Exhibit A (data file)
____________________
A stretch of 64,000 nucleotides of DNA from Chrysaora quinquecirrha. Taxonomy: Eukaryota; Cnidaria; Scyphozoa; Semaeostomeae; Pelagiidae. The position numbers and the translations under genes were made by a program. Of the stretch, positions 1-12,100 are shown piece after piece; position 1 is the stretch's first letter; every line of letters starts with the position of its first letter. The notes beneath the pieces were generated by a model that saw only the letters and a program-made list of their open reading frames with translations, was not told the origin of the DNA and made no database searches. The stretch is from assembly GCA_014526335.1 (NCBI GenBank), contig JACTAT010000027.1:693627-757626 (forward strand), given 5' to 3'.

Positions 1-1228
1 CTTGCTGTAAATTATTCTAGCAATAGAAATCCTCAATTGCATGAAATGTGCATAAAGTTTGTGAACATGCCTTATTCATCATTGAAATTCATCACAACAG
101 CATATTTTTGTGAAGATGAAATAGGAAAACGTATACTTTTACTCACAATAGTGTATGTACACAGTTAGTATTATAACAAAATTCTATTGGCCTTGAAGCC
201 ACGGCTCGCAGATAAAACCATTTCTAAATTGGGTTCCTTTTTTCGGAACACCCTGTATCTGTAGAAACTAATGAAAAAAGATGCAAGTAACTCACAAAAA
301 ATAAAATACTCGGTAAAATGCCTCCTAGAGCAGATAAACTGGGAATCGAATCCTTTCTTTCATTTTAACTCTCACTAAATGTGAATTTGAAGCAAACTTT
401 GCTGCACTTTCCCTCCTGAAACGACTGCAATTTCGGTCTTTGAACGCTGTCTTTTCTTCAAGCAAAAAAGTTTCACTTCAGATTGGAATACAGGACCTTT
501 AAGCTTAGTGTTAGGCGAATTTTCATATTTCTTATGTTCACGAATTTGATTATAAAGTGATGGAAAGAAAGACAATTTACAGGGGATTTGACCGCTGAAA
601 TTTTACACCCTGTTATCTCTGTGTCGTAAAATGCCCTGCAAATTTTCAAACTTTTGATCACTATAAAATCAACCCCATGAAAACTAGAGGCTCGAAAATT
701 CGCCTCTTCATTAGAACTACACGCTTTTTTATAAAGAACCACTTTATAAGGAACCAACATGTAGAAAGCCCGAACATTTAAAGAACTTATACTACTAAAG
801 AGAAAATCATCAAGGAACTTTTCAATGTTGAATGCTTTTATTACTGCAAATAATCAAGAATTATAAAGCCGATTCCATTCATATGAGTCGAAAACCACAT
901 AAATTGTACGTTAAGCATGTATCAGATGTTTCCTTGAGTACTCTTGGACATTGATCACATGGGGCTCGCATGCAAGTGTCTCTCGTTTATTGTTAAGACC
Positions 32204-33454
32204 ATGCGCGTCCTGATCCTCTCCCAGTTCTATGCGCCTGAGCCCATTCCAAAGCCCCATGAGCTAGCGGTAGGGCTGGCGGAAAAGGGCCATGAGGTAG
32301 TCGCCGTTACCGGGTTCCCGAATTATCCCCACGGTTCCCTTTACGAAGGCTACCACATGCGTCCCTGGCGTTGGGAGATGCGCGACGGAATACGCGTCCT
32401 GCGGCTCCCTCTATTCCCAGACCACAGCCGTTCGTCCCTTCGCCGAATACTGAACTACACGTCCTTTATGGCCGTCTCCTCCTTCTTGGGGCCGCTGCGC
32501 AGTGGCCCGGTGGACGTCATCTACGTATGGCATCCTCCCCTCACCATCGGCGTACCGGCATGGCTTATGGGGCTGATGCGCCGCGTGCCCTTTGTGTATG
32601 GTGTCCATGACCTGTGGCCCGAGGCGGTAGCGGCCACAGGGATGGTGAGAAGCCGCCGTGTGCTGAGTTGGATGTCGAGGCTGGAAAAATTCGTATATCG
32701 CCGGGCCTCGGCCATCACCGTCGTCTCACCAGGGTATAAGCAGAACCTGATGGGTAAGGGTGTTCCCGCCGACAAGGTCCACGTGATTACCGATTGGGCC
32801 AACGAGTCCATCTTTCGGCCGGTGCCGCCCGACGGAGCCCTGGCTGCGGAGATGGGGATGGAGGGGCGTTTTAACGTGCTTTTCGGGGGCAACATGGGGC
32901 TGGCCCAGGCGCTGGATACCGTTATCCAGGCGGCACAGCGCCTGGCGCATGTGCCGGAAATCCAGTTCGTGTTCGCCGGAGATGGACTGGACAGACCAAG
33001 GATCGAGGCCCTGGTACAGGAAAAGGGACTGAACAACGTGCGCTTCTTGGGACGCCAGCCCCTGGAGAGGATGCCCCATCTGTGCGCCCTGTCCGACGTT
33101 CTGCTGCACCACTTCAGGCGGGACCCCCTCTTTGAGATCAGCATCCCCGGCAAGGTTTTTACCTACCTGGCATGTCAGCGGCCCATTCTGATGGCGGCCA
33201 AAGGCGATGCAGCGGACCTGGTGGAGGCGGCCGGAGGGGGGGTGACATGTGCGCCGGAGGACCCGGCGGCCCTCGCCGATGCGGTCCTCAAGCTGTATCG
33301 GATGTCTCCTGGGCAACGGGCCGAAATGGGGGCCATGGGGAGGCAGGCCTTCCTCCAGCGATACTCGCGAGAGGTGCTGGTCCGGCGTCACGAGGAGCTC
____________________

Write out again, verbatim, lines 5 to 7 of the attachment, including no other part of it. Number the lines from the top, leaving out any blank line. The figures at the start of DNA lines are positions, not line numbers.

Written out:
201 ACGGCTCGCAGATAAAACCATTTCTAAATTGGGTTCCTTTTTTCGGAACACCCTGTATCTGTAGAAACTAATGAAAAAAGATGCAAGTAACTCACAAAAA
301 ATAAAATACTCGGTAAAATGCCTCCTAGAGCAGATAAACTGGGAATCGAATCCTTTCTTTCATTTTAACTCTCACTAAATGTGAATTTGAAGCAAACTTT
401 GCTGCACTTTCCCTCCTGAAACGACTGCAATTTCGGTCTTTGAACGCTGTCTTTTCTTCAAGCAAAAAAGTTTCACTTCAGATTGGAATACAGGACCTTT